Concealed gun permits on the rise in Utah

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    By DEREK FAY

    In today’s less-than-friendly society, most people try to protect themselves any way they can. For Paula Murdoch, a 40-year-old single mother from Lindon, protection comes in the form of a .357-caliber Magnum revolver.

    “It makes me feel a little bit safer, just because I have a means to protect myself,” Murdoch said.

    In the last two years, the Utah Department of Public Safety has issued more than 15,000 concealed firearm permits, which allow people to legally carry a concealed handgun. In May 1995 there were around 1,400 people in the state that had permits. Today there are more than 17,000 state-wide said Todd Peterson, the Firearms Section Supervisor at the Utah Bureau of Criminal Investigations.

    Murdoch, who said she takes her handgun wherever she goes, including the grocery store, is one of over 2,300 people in Utah County who have concealed firearm permits.

    Peterson said the large increase in permits in the last two years is mainly due to state legislation passed in May 1995, changing the criteria for receiving a concealed firearm permit. Prior to the legislation, a person applying for a permit had to show a reason for needing to carry a handgun.

    Now, a person may apply for and receive a permit without stating why he or she wants one.

    Some people who apply for permits have a background in gun handling, others have no experience with guns at all, Peterson said.

    However, applicants must pass an extensive background and fingerprint check through the Bureau of Criminal Investigations. The application also requires a person to complete a firearms familiarity and safety course taught by a state-approved instructor, and provide two letters of character reference.

    Anti-gun violence groups worry about the impact of allowing gun permits in society.

    “What I disagree with, is the notion that guns make us safer,” said Robin Terry, spokesperson for Handgun Control, Inc., a gun-control lobbying organization based in Washington D.C.

    “The problem with the background check is they can screen for criminal records but they can’t screen for bad tempers. All of us can think of somebody we know who has a terrible temper and shouldn’t have a gun at arm’s length at all times, but doesn’t have a criminal record,” Terry said.

    Others believe gun permits are a legitimate way to protect yourself and your family.

    “The people (seeking permits) are average citizens on the street who are concerned about their safety in today’s world. They are not people who are going to be carrying guns all the time, but if they have the option, they can,” said Sgt. Lee Upchurch, of the Provo Police Department.

    Upchurch said he has taught gun-safety classes to more than 500 people desiring permits.

    “A lot of people have told me if they go out for a ride with their wives up in the canyons, or go camping with the family, or just feel the need, they want to have that option. The option to protect themselves and their families,” Upchurch said.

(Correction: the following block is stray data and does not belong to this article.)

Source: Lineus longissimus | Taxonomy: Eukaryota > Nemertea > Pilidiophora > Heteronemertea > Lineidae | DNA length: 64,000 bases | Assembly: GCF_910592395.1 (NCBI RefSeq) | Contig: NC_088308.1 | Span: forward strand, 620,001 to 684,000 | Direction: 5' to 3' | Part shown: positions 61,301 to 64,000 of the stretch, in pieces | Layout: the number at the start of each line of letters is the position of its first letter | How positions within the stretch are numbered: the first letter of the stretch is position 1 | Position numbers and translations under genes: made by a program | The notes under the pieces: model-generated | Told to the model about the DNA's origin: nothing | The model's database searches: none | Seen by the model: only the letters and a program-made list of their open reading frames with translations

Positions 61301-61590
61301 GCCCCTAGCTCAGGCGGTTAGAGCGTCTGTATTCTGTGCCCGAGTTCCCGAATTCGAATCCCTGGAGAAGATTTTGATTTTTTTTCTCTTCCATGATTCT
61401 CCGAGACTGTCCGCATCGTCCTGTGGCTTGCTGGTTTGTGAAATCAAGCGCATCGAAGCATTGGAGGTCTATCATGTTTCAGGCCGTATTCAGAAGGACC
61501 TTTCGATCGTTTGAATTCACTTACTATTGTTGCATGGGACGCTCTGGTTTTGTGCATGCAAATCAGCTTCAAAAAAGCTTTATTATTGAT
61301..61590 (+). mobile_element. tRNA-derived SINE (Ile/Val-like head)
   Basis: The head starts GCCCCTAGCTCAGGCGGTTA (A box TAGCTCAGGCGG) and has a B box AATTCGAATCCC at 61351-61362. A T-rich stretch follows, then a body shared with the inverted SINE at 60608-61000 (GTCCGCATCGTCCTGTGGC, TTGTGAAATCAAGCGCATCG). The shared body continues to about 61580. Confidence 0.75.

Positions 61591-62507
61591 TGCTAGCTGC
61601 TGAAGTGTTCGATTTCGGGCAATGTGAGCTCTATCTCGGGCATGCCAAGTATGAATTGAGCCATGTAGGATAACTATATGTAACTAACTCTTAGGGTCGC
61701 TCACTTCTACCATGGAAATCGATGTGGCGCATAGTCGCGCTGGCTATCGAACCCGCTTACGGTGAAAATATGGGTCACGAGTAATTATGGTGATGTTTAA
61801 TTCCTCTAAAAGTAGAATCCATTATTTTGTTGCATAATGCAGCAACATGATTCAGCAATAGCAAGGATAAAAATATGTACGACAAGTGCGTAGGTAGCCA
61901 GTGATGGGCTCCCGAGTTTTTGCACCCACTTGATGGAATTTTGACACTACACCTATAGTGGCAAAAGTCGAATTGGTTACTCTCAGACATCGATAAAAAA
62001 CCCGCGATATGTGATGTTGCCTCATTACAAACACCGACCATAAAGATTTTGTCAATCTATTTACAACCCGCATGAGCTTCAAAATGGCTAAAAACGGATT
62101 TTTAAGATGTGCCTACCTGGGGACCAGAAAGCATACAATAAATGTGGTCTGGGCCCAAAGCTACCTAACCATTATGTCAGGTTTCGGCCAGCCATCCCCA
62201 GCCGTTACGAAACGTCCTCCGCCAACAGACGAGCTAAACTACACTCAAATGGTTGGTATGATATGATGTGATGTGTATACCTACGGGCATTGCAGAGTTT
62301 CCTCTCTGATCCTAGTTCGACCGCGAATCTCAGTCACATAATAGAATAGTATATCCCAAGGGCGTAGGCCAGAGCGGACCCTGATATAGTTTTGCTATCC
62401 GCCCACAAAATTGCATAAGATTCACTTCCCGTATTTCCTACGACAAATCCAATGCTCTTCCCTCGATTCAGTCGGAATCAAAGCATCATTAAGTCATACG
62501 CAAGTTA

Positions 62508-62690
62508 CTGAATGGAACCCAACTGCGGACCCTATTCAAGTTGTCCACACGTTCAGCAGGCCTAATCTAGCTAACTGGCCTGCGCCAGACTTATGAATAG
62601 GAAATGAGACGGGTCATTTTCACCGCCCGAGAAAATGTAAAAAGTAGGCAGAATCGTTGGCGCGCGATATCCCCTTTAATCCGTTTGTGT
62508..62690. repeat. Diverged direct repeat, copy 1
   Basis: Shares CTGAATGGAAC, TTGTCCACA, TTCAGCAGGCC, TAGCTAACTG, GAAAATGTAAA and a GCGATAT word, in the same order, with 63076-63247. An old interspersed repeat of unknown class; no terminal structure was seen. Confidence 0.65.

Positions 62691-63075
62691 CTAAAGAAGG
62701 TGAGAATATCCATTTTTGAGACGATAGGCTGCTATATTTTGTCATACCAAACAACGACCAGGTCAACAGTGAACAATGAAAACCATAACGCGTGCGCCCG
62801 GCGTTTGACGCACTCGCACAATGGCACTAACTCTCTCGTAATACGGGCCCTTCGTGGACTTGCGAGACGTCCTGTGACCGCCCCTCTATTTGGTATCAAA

Upchurch said his class teaches everything from gun safety to the legal ramifications of drawing your firearm.

    “I wish everybody who has a firearm could go to the class because it makes a responsible person out of a gun owner,” Upchurch said.

    Murdoch took a gun-safety course, and said she gained respect for the power of her weapon and its ability to take a life. She also said she takes special measures to teach her children how to be safe around a handgun.

    “Before I went through the course I thought if anybody makes me mad, I’ll just pull out my gun. After the course you are more leery about pulling your weapon out … death is not just something you want to inflict on anybody, including the bad people,” Murdoch said.

    Murdoch said she feels having a gun will help her if she encounters a situation in which she needs to protect her life, or the lives of other people.

    “I’m small, so I couldn’t fight anybody off,” Murdoch said.

    Many people apply for concealed firearm permits simply because the permits protect them legally and make transporting their guns more convenient.

    Scott Elsmore, 24, said he applied for a permit because he wanted the convenience of being able to legally take his firearms where he wants.

    “What if you don’t have a permit, but you want to drive to the gun range with a gun in your car? A lot of people just get (permits) because it’s more convenient than getting pulled over and thinking, oh no what do I do, I’ve got a loaded gun in my car,” Elsmore said.

    Peterson said he had talked to a lot of people who want to have a permit so they can carry guns while traveling or hunting.

    Utah concealed firearm permits last for two years. A person carrying a permit may take a firearm everywhere except federal property, such as a courthouse or an airport.

    As of June 30, 1997 there were 17,503 concealed firearm permits in Utah. The Wasatch front accounted for 13,161 of them.

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